This Pride Month, I reflect back on my 20 years as a library professional. When I started my first position in 1995, the gender on my driver’s license read MALE, and my appearance was definitely that of an average guy. I even appear on a version of a library card wearing a tie.
In late 2006, after many stops and starts, I finally got up the nerve to change my gender to female and began living my life as a woman. As libraries have changed and evolved, I’ve been changing and evolving right along with them.
I have been very fortunate throughout my transition from male to female; I had the full support of my current director from the moment I told her. (Imagine sitting in during an employee’s six-month review and having the employee blurt out that he or she is transgender and may someday need to transition.) My director took the news in stride.
Several years later, once I decided I was ready to transition, the director and human resources manager worked out a plan with me to slowly and carefully widen the circle of people who knew. When it was time for me to tell my story to board members, they responded with support and encouragement. And when the day came to tell the remaining colleagues that I was changing my gender, I stood in front of a room of about 80 people with my prepared speech—and unexpectedly began crying. The emotion didn’t stop until I was done. It had been such a relief to finally not have to hide who I was, and the support I received after the meeting was overwhelming.
I was even more apprehensive about transitioning in front of the public, at a busy public service desk in a fairly conservative suburban community. The first day I showed up at the reference desk after my transition—wearing light makeup, a cardigan, and a long black skirt—I expected patrons to run screaming at the sight of me … or at the very least express their displeasure to administration.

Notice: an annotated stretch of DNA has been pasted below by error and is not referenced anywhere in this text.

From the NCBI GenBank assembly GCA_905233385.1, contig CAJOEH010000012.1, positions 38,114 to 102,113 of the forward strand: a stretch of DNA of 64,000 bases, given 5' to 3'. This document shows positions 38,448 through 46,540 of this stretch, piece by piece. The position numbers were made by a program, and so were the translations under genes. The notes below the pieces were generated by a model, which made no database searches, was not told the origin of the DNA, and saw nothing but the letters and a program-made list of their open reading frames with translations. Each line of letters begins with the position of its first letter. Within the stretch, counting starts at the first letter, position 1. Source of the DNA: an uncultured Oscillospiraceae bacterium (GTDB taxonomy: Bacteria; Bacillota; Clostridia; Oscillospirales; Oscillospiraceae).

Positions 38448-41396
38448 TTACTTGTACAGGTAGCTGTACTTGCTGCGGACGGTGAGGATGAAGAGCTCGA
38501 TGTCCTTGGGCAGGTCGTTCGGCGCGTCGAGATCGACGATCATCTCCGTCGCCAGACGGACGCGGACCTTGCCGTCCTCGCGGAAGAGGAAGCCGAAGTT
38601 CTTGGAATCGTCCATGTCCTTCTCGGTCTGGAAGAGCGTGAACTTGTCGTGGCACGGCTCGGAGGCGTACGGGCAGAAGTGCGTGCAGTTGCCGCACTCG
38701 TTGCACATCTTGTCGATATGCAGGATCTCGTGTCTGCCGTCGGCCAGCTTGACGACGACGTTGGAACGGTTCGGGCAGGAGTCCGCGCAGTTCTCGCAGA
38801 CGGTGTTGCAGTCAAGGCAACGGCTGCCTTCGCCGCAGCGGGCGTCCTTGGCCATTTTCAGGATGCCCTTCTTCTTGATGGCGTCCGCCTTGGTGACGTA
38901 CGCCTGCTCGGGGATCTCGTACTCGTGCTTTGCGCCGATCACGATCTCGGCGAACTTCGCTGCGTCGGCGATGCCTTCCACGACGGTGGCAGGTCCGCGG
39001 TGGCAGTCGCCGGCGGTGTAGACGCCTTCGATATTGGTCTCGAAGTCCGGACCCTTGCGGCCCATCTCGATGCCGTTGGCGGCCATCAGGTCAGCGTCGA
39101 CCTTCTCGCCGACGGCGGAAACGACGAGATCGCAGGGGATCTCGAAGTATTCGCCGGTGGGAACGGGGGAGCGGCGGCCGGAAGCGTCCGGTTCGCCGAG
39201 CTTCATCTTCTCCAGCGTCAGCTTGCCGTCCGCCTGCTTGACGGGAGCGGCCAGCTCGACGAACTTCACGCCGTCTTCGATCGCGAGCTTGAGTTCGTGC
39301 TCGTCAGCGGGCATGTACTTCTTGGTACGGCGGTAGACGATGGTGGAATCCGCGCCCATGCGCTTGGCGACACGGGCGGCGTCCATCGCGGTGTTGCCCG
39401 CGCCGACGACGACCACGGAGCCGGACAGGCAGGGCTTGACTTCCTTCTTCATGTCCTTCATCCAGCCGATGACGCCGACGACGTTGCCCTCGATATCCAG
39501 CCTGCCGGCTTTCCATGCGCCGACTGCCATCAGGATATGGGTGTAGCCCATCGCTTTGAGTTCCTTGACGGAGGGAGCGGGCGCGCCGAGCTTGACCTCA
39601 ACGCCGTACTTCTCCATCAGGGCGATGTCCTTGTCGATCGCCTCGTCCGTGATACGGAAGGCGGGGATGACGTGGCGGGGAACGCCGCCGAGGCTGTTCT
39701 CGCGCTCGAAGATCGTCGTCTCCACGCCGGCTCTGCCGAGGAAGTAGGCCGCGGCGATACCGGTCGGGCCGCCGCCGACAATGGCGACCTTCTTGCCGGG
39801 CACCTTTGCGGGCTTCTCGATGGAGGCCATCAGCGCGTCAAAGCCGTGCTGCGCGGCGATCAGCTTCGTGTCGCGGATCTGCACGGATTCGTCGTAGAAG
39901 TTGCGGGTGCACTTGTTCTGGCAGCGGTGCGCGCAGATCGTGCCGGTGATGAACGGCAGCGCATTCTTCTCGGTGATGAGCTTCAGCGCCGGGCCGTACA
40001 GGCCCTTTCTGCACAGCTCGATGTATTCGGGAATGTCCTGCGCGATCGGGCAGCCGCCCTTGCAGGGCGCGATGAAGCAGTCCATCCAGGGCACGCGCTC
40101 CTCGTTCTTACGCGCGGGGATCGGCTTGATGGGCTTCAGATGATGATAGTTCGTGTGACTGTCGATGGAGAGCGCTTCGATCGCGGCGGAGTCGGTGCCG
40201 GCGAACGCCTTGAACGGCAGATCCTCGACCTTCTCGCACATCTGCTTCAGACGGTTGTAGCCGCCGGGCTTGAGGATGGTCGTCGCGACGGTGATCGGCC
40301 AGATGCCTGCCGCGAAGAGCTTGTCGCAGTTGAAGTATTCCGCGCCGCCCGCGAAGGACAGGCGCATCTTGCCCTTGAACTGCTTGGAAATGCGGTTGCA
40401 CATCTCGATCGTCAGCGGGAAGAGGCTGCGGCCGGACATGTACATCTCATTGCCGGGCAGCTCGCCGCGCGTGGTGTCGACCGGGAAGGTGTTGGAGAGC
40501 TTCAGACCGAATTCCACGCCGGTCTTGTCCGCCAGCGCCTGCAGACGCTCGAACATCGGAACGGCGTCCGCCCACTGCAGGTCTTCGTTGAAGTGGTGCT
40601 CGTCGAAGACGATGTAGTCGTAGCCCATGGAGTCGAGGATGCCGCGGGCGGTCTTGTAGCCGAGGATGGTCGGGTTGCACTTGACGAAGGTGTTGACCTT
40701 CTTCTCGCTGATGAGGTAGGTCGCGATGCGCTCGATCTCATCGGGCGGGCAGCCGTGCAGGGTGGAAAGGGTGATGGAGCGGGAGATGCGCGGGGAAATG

But there was no reaction.
My regular patrons barely even blinked. Others even expressed support.
My colleagues and I had prepared a list of books and other materials on transgender issues and had briefed staff members on how to talk to and educate the public if people had questions or complaints. But as far as I know, no one complained or demanded an explanation. I had underestimated my community.
Before I launched my professional career, I spent hours upon hours in public and academic libraries trying to figure out why I was the way I was. I was grateful for the materials I was able to locate and grateful for the library staffers who were always professional and courteous, especially when I was trembling at the service desk after spending an hour to work up the courage to ask for help in locating a particular item. I think transgender patrons just want what everyone else wants: to be treated with courtesy and respect and to have their questions taken seriously and without judgment. My staff and I strive to do this with every patron we assist.
From time to time patrons recognize me as being transgender. On the phone, I am regularly referred to as “sir” (my voice is what it is), and I still occasionally get an odd look from a passing patron. But for the most part, my transition has not affected my work as a librarian.
I hope my presence at the reference desk has been a way for some people to see that transgender people are just like everyone else—and that working with someone who is transgender is like working with someone who’s not.
Libraries are a place where everyone in the community is welcome and, as a result, they are a microcosm of the community. I am fortunate to work with a number of gay, lesbian, and bisexual colleagues, and all of us have had a positive impact on our community. Libraries are a place where prejudices and stereotypes can be challenged and hopefully defeated. Go to a library, look around, and celebrate the differences you see.
I’m definitely grateful to be a part of it, proud to identify as transgender, and proud to be a librarian.